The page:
To convert an IL without video into SGT timing, take the number of frames between the start and end frame, then divide by the frame-rate of the video, and round the result down to 2dp. Check that you have the correct frame-rate, particularly if it’s 30 or 29.97. If it’s 29.97 or 59.94, divide by the exact number (30/1.001 or 60/1.001) for complete accuracy.
This “number of frames” is a whole number equal to the difference between the absolute frame numbers you see in VirtualDub, and by the nature of discrete arithmetic, counts the number of frames from the start to the end including the start but excluding the end. That is, if the start is frame 2 and the end is frame 6, the difference (=4) counts frames 2,3,4,5.
The reference start and end frames for full levels are as follows:
- The start is always the first frame the level is visible after a load. Load frames are all-white (before level starts) and all-black (before sub-levels). Examples of start frames: after all-white load; after all-black load.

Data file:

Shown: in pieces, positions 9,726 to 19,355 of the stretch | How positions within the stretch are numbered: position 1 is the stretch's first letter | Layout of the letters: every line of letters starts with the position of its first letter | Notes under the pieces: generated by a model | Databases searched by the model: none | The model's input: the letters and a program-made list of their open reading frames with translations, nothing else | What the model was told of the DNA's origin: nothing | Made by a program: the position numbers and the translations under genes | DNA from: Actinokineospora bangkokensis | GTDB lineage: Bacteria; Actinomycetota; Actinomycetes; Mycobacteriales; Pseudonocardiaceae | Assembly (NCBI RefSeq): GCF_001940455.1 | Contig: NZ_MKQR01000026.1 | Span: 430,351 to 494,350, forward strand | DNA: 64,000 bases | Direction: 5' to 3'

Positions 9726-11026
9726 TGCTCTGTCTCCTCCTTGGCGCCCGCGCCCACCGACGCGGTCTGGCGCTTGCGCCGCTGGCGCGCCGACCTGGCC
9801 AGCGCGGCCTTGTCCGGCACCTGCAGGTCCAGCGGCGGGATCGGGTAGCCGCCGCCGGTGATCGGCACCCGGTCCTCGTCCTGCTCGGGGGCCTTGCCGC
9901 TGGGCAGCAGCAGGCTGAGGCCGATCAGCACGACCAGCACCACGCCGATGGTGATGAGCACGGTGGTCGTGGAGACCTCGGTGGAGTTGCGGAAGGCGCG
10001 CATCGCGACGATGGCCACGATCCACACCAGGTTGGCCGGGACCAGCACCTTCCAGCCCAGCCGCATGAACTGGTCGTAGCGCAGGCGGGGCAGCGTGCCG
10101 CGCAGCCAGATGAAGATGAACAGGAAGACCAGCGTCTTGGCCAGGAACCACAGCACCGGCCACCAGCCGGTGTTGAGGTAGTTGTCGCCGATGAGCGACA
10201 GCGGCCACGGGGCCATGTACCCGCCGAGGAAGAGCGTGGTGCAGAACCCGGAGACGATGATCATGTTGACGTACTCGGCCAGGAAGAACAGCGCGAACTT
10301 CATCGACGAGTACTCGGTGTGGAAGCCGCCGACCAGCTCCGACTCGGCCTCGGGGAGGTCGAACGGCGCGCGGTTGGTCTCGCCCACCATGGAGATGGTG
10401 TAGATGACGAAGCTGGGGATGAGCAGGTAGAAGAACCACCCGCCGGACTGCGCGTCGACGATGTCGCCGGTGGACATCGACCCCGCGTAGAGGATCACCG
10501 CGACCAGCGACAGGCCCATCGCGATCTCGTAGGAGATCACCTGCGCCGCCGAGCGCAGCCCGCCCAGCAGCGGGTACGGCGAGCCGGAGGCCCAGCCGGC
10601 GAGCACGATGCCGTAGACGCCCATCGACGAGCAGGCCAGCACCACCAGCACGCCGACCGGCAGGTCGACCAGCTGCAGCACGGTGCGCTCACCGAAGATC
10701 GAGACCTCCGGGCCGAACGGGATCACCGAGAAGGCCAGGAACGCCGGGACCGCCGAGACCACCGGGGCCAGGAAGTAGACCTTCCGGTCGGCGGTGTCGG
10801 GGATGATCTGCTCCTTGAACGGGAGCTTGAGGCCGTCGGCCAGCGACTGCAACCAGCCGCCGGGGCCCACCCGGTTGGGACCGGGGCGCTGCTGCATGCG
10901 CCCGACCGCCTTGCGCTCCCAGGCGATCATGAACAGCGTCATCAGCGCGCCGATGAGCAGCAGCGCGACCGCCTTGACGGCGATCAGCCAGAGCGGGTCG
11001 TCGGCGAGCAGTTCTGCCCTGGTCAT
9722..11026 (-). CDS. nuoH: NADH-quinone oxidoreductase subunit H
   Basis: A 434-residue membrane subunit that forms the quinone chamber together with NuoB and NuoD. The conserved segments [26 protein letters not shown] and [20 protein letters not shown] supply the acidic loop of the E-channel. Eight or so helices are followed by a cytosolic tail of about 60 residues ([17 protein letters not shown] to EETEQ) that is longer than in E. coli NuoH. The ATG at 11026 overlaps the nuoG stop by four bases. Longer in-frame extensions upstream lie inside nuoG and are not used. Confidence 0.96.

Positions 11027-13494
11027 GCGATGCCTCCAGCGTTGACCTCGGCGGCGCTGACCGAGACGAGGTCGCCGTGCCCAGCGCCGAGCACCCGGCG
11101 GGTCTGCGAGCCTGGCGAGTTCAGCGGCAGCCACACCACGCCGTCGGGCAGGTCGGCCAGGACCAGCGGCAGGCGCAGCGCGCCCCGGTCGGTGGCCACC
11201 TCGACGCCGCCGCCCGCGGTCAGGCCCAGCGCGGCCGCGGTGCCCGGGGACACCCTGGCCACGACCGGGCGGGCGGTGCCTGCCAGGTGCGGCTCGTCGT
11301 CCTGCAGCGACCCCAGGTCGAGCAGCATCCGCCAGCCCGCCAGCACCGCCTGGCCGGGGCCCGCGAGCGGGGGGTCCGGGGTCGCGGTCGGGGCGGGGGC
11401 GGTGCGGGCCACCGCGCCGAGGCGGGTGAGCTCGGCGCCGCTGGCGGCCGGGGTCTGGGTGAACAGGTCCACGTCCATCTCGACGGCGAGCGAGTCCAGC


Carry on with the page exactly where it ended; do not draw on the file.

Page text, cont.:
- The end is always the first frame the shine-get cutscene starts. This is the frame after the camera jumps. Example.
The timer for any IL always stops on the end frame as defined above. The start frame is more intractable because it’s not possible to see the value of the timer, which isn’t displayed before it starts, and isn’t shown during the intro cutscene anyway. However, the start frame as defined above gives the best match of frame-counts to the values SGT would show, as can be seen from this sample of real ILs for both full levels and sublevels preceded by cutscenes. The SGT has inherent random variation at the start of a level, and this method gives pessimistic estimates, though not absolute bounds. Which is to say, a retimed IL might beat a time done on SGT, but it’s very unlikely.